Shooting Challenge: The Subaquatic

It's easy to forget that a whole other world lives underwater, out of view. For this week's Shooting Challenge, you'll capture an image below the water's surface...be it pool, pond, lake, ocean or bathtub.

The Challenge

Capture a photo under water. But wait, you don't have an waterproof camera? Read on.

The Technique

First things first: keep in mind, there's no shame in buying a cheap, waterproof disposable for this challenge. In fact, it's encouraged. You'll be shooting film, which you probably don't do often, and you won't be worried about soaking a grand+ in camera equipment.

That said, there are ways to keep a camera dry while photographing under water.

Of course you can spend money for waterproof housing for point and shoots and SLRS, or you can trust yourself to build something cheaper on your own. You can even create a periscope using a vintage camera attached to your SLR. Honestly, that sounds like the most fun, and it puts your camera at far less risk. (Then again, any toy periscope might be hacked to work, too - or even a jug if you read what our lead photographer did below.)

You can be like a Navy Seal and wrap a condom around a small camera sealed with wetsuit glue—full instructions here. Or you can go the Ziploc route...maybe that should be the double Ziploc route with a packet of silica gel dropped inside. Obviously you'll lose quality shooting through plastic, but in the era of Instagram, let's not pretend we need care so much.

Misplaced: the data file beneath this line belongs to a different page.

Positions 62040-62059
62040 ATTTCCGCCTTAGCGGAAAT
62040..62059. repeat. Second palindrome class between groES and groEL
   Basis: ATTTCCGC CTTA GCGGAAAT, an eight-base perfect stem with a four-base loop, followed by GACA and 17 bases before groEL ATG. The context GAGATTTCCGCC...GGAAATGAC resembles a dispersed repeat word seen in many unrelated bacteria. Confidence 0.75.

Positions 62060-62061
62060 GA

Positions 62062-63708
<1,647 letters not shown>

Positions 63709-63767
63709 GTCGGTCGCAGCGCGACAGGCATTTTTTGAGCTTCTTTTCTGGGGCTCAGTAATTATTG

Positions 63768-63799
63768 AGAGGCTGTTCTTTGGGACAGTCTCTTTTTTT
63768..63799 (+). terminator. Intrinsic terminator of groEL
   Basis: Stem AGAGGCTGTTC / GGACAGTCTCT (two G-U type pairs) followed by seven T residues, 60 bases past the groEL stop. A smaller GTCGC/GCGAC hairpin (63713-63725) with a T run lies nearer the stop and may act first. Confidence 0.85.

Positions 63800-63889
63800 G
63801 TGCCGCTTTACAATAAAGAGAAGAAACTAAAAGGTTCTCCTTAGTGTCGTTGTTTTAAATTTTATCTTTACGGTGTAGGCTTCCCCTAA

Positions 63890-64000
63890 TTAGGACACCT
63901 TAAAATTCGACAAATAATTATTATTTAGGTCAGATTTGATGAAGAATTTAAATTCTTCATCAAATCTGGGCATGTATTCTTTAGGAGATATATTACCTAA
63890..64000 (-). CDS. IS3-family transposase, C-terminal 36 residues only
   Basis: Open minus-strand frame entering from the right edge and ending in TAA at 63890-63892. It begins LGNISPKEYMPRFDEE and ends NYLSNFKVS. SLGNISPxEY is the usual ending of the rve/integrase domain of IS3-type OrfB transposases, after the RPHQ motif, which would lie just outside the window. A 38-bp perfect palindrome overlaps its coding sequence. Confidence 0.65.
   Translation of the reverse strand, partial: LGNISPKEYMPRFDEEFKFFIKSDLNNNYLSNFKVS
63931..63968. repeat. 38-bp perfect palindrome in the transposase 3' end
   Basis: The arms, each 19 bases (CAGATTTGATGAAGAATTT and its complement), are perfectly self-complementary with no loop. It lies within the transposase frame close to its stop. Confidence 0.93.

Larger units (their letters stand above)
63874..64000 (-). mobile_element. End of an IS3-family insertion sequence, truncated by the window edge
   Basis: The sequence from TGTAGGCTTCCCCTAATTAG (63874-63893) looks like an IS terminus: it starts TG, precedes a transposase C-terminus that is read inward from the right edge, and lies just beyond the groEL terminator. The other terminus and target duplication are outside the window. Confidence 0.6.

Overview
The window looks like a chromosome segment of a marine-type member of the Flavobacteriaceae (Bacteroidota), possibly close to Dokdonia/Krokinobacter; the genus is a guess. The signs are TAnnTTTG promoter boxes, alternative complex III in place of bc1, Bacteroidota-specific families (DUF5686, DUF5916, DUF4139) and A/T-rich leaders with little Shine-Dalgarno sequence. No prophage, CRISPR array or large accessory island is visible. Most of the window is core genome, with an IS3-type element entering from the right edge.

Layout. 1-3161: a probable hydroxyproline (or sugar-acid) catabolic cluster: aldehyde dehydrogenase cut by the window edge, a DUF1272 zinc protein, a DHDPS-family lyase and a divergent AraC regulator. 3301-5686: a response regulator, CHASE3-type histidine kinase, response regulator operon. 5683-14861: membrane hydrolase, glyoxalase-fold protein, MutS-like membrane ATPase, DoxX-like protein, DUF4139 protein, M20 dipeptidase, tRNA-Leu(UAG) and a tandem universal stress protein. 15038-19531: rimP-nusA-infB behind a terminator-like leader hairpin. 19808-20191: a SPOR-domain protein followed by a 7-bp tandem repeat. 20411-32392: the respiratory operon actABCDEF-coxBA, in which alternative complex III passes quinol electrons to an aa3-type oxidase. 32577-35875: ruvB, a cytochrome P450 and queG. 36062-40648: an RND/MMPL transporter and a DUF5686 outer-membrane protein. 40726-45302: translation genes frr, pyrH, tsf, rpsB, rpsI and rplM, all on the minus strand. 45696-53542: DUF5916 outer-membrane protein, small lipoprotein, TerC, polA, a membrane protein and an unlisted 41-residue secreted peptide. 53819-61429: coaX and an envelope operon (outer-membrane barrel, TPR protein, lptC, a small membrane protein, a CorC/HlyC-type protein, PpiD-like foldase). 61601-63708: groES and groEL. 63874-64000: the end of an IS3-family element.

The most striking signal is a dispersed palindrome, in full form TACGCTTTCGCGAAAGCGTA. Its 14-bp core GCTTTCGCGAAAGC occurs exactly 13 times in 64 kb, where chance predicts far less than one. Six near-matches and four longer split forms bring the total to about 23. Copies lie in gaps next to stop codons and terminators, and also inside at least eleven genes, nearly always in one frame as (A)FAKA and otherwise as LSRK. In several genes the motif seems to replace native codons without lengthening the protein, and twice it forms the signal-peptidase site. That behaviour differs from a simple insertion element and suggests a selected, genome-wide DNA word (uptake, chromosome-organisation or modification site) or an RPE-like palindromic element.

The Example

Not only is this lead photo by flickr's emples just wonderful, it was captured by sticking the lens of a camera into a big plastic jug, submerging the jug in the water and keeping the camera just a few tenuous inches above the surface.

The Rules

1. Submissions need to be your own.
2. Photos must be taken since this contest was announced (read more on that above).
3. Explain, briefly, the equipment, settings, technique and story behind shot.
4. Email submissions to contests@gizmodo.com, not me.
5. Include 970px wide image (200KB or less) AND a 2560x1600 sized in email. I know that your photo may not fall into those exact high rez dimensions, so whatever native resolution you're using is fine.
6. One submission per person.
7. Use the proper SUBJECT line in your email (more info on that below)
8. You agree to the Standard Contest Rules - though we DO accept non-US resident submissions.
9. If the image contains any material or elements that are not owned by you and/or which are subject to the rights of third parties, and/or if any persons appear in the image, you are responsible for obtaining, prior to submission of the photograph, any and all releases and consents necessary to permit the exhibition and use of the image in the manner set forth in these rules without additional compensation. If any person appearing in any image is under the age of majority in their state/province/territory of residence the signature of a parent or legal guardian is required on each release.

Send your best photo by Monday, August 29th at 8AM Eastern to contests@gizmodo.com with "Underwater" in the subject line. Save your files as JPGs, and use a FirstnameLastnameUnderwater.jpg (970px wide) and FirstnameLastnameUnderwaterWallpaper.jpg (2560px wide) naming conventions. Include your shooting summary (camera, lens, ISO, etc) in the body of the email along with a story of the shot in a few sentences. And don't skip this story part because it's often the most enjoyable part for us all beyond the shot itself!

Mark Wilson is the founder of Philanthroper, a daily deal site for nonprofits.